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Do You Have A Type A Personality?

type a personality

Personal Development

Do You Have A Type A Personality?

If you’re a hurried, angry person you probably have a type a personality

Some people are hurried and quick to anger. Drs. Meyer Friedman and Ray Rosenman labeled them Type A and found that they have increased risk of cardiovascular disease. They also are likely to turn off many people, even fellow Type As.

Type As are reluctant to change because their adrenalized behavior, at least short-term, tends to yield greater accomplishment. Also, it’s exciting: Adrenaline boosts engagement.  Even Type Bs use that, for example, by procrastinating on a project until the last minute when adrenaline pushes them to do the task. But for Type As, the adrenalized existence is a way of life. They’re addicted to adrenaline.

Here are common Type A behaviors. Do any of these apply to you? Any of them you want to change?

Common Type-A behaviors

Tightly scheduling yourself. There’s only one way that everything can go right and an infinite number of ways something can go wrong. So if you schedule yourself too tightly, you will usually run behind, increasing your heart rate, blood pressure, and cortisol release, not good. On the other hand, net, a tight schedule probably helps you get more done. Do you want to leave more breathing room between appointments?

Letting yourself explode too easily.  Type As go from 0 to 60 in two seconds. If that’s you and you feel your explosions hurt you and your interactions, to change, you must remain vigilant to the first hint you’re about to blow and then take a deep breath or two. That buys you a little time to decide if you want to lash out and, if not, to calm yourself. That won’t work all the time but it will help.

Playing adrenalizing games.  Type As play games with themselves to boost their adrenaline flow. For example, they rush everything: eating, working, playing, even sex. They love multitasking. They often try to get to their destination more quickly than they could without rushing. In discussion, they say controversial or insulting things to adrenalize the conversation. They engage in adrenalizing hobbies: gambling, day-trading, or excess aggressiveness in sports, mountain biking, driving, trigger-finger video games, etc. They may even catastrophize bodily sensations: “What if this feeling is a sign of cancer?”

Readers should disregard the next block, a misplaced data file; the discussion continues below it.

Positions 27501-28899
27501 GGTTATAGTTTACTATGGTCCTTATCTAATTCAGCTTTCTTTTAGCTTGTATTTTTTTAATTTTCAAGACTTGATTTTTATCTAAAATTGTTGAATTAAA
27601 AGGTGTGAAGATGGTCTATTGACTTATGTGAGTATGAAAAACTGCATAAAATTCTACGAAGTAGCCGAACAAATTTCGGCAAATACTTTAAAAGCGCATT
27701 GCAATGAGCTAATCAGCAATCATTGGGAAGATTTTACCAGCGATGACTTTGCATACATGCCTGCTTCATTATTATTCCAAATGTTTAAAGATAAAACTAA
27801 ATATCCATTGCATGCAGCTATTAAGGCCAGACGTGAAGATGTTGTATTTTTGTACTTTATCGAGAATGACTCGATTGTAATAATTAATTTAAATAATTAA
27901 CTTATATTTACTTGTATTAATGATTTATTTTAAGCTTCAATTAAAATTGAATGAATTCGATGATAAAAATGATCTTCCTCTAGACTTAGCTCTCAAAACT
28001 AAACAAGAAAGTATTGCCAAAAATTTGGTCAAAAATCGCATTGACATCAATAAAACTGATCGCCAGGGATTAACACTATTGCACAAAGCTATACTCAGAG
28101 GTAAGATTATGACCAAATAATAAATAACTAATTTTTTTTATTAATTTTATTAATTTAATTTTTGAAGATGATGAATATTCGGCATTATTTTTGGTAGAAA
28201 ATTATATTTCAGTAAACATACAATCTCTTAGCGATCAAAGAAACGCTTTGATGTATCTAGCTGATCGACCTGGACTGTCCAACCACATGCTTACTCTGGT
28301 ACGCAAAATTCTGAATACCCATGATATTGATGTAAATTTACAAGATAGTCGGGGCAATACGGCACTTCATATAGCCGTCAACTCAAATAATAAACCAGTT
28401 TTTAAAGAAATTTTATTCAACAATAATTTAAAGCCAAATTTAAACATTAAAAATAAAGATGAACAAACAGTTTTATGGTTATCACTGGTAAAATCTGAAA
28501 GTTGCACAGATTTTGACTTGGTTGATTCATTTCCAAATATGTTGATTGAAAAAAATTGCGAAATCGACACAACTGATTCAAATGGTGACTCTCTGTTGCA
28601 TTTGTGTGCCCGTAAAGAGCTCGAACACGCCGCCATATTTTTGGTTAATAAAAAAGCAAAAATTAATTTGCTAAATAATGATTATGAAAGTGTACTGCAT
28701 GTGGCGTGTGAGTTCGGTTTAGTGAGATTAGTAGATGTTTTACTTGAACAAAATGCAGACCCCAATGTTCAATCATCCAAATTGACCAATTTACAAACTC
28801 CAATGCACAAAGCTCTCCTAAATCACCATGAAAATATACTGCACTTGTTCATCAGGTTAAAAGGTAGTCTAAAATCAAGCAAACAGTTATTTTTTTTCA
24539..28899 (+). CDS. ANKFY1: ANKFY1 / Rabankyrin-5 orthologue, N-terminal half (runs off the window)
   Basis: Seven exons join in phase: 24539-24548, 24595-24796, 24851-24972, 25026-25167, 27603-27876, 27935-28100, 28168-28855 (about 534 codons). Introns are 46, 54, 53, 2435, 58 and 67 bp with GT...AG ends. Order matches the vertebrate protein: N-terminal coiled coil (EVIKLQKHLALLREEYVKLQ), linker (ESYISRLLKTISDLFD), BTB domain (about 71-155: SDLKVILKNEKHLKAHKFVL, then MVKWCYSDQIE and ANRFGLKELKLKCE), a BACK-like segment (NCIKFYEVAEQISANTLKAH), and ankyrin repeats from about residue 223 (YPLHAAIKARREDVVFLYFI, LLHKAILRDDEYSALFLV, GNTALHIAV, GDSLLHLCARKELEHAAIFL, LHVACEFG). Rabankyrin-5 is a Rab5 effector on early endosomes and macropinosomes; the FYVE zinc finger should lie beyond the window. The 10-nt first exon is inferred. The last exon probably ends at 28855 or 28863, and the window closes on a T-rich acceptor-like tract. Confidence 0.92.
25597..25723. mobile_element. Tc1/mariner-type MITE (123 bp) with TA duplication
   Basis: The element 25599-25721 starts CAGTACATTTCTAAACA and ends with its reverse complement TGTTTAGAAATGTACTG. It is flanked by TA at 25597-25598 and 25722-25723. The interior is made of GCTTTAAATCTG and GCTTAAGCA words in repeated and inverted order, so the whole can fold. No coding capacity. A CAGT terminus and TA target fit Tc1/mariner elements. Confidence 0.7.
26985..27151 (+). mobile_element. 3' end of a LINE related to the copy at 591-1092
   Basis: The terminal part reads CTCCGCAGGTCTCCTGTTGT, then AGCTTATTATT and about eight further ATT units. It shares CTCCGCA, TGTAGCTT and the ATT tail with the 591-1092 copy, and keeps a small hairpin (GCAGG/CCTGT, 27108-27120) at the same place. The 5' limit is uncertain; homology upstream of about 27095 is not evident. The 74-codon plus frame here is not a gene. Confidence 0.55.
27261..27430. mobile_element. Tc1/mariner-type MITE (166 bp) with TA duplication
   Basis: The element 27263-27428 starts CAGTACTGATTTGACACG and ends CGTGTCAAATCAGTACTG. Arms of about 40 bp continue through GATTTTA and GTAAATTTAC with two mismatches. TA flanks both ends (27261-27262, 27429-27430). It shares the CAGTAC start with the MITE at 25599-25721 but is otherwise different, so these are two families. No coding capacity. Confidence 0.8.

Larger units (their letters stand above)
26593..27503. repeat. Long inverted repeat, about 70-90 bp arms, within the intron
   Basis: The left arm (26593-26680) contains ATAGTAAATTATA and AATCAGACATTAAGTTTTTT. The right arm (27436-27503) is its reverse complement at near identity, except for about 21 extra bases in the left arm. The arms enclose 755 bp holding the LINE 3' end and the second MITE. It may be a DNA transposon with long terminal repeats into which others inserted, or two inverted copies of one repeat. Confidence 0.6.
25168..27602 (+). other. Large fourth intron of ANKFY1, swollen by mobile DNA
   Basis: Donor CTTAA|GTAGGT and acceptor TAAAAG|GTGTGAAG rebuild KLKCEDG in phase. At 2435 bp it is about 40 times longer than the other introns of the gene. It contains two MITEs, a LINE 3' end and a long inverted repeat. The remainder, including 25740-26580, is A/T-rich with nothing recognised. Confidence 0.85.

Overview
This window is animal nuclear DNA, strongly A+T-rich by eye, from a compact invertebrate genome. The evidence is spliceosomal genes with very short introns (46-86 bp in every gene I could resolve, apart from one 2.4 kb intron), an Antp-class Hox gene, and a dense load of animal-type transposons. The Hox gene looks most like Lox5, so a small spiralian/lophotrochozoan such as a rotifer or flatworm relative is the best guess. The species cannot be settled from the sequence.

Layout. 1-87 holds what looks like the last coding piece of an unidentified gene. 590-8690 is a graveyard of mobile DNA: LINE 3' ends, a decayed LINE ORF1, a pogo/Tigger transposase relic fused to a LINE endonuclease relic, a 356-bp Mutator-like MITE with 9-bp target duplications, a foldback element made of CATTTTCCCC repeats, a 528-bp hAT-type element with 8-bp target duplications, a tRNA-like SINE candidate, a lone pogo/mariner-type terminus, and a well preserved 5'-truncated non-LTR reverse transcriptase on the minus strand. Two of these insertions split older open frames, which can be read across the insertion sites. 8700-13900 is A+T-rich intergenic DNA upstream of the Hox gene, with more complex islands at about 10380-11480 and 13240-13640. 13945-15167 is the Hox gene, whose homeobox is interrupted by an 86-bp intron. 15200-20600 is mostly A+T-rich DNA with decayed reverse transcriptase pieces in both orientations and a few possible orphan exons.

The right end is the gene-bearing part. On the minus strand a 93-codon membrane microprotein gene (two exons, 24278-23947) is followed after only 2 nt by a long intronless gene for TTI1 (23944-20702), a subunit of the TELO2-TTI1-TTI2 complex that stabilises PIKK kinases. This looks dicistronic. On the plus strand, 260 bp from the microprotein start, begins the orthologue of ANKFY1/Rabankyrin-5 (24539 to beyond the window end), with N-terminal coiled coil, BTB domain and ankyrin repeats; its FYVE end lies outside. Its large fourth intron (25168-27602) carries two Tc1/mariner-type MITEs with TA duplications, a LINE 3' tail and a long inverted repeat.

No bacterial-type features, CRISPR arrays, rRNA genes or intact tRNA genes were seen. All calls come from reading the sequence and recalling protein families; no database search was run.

Conversely, they avoid low-adrenaline activities; making crafts, watching comedies, yoga.

Escalating the pace.  Doing things quickly and time-efficiently is usually fine, even highly desirable. But as legendary UCLA basketball coach John Wooden told his players, “Be quick but don’t hurry.”

Type As speak hurriedly and exacerbate the problem by not monitoring their speed, by interrupting, or even by intentionally speeding up. They rationalize that it makes them seem smart and their conversation more engaging. More likely it makes them say things they regret and their conversation partners uncomfortable, dislike them, and less likely to agree with their position and recommendations, which usually are dispensed as exhortations.

Ascribing undue urgency. Type As ratchet-up tasks’ urgency beyond the rational. Do you want to be more conscious about assessing how urgent something is? About the risk/reward ratio of pushing someone to respond as urgently?

Impulsivity.  Type As get a rush from quick decision making, and that can be effective. Indeed, many Silicon Valley executives operate from the principle, “Ready, Fire, Aim.” But increased speed increases the risk of error. Especially with important decisions, do you want to slow down to consider the problem in fuller-dimension, for example, the likelihood of possible side effects?

A positive note

Type As, as a group, make outsized contributions to the world yet are frequently denigrated. Whether or not you want to tone down your Type-A behavior, your overall approach to life may be at least as meritorious as that of the laid-back person.

Marty Nemko’s bio is in Wikipedia.

[Marty Nemko]

Named the San Francisco Bay Area's "Best Career Coach," Marty Nemko has been career and personal coach to 4,500 clients and enjoys a 96% client-satisfaction rate. The author of seven books (250,000 copies sold) including How to Do Life: What They Didn’t Teach You in School plus over 2,000(!) published articles, including on where he also writes, Marty Nemko is in his 26th year as host of Work with Marty Nemko on KALW-FM (NPR-San Francisco.) He was the one man in a one-man PBS-TV Pledge Drive Special. Marty Nemko holds a Ph.D. in educational psychology from the University of California, Berkeley and subsequently taught there. He is married to Barbara Nemko, the Napa County Superintendent of Schools. They have one daughter and one doggie: Einstein, whose name is false advertising: He's dumb as dirt but sweet as they come. The archive of Marty Nemko's writings and radio show plus an active blog and Twitter stream are at

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